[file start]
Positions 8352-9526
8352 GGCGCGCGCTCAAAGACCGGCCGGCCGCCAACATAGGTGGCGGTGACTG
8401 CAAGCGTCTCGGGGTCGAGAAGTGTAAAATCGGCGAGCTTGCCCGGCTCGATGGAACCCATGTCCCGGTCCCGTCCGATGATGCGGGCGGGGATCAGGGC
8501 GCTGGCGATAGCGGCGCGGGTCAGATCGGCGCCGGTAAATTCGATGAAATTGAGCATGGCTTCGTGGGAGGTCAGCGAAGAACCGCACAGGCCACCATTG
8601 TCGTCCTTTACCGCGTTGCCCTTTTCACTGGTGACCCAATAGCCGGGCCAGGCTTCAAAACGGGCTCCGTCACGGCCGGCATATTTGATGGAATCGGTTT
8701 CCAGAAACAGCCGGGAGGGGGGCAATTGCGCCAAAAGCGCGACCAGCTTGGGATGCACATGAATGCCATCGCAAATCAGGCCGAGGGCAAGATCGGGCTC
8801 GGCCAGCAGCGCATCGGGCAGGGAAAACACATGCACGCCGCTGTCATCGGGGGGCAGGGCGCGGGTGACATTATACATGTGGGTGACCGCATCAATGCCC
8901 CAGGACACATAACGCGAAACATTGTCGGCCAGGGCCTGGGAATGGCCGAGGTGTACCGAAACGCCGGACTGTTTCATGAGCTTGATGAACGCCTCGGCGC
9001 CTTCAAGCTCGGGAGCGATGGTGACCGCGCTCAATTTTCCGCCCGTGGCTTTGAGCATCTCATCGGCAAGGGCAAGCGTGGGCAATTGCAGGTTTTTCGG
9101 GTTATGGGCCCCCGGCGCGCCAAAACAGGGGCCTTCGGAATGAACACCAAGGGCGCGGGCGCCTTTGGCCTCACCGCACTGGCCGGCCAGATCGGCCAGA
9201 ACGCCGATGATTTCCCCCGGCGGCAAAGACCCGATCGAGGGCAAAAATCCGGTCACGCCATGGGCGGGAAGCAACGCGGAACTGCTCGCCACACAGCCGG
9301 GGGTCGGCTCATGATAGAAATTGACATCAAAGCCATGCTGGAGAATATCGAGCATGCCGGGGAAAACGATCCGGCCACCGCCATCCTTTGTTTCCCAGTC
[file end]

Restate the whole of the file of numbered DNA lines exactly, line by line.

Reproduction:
Positions 8352-9526
8352 GGCGCGCGCTCAAAGACCGGCCGGCCGCCAACATAGGTGGCGGTGACTG
8401 CAAGCGTCTCGGGGTCGAGAAGTGTAAAATCGGCGAGCTTGCCCGGCTCGATGGAACCCATGTCCCGGTCCCGTCCGATGATGCGGGCGGGGATCAGGGC
8501 GCTGGCGATAGCGGCGCGGGTCAGATCGGCGCCGGTAAATTCGATGAAATTGAGCATGGCTTCGTGGGAGGTCAGCGAAGAACCGCACAGGCCACCATTG
8601 TCGTCCTTTACCGCGTTGCCCTTTTCACTGGTGACCCAATAGCCGGGCCAGGCTTCAAAACGGGCTCCGTCACGGCCGGCATATTTGATGGAATCGGTTT
8701 CCAGAAACAGCCGGGAGGGGGGCAATTGCGCCAAAAGCGCGACCAGCTTGGGATGCACATGAATGCCATCGCAAATCAGGCCGAGGGCAAGATCGGGCTC
8801 GGCCAGCAGCGCATCGGGCAGGGAAAACACATGCACGCCGCTGTCATCGGGGGGCAGGGCGCGGGTGACATTATACATGTGGGTGACCGCATCAATGCCC
8901 CAGGACACATAACGCGAAACATTGTCGGCCAGGGCCTGGGAATGGCCGAGGTGTACCGAAACGCCGGACTGTTTCATGAGCTTGATGAACGCCTCGGCGC
9001 CTTCAAGCTCGGGAGCGATGGTGACCGCGCTCAATTTTCCGCCCGTGGCTTTGAGCATCTCATCGGCAAGGGCAAGCGTGGGCAATTGCAGGTTTTTCGG
9101 GTTATGGGCCCCCGGCGCGCCAAAACAGGGGCCTTCGGAATGAACACCAAGGGCGCGGGCGCCTTTGGCCTCACCGCACTGGCCGGCCAGATCGGCCAGA
9201 ACGCCGATGATTTCCCCCGGCGGCAAAGACCCGATCGAGGGCAAAAATCCGGTCACGCCATGGGCGGGAAGCAACGCGGAACTGCTCGCCACACAGCCGG
9301 GGGTCGGCTCATGATAGAAATTGACATCAAAGCCATGCTGGAGAATATCGAGCATGCCGGGGAAAACGATCCGGCCACCGCCATCCTTTGTTTCCCAGTC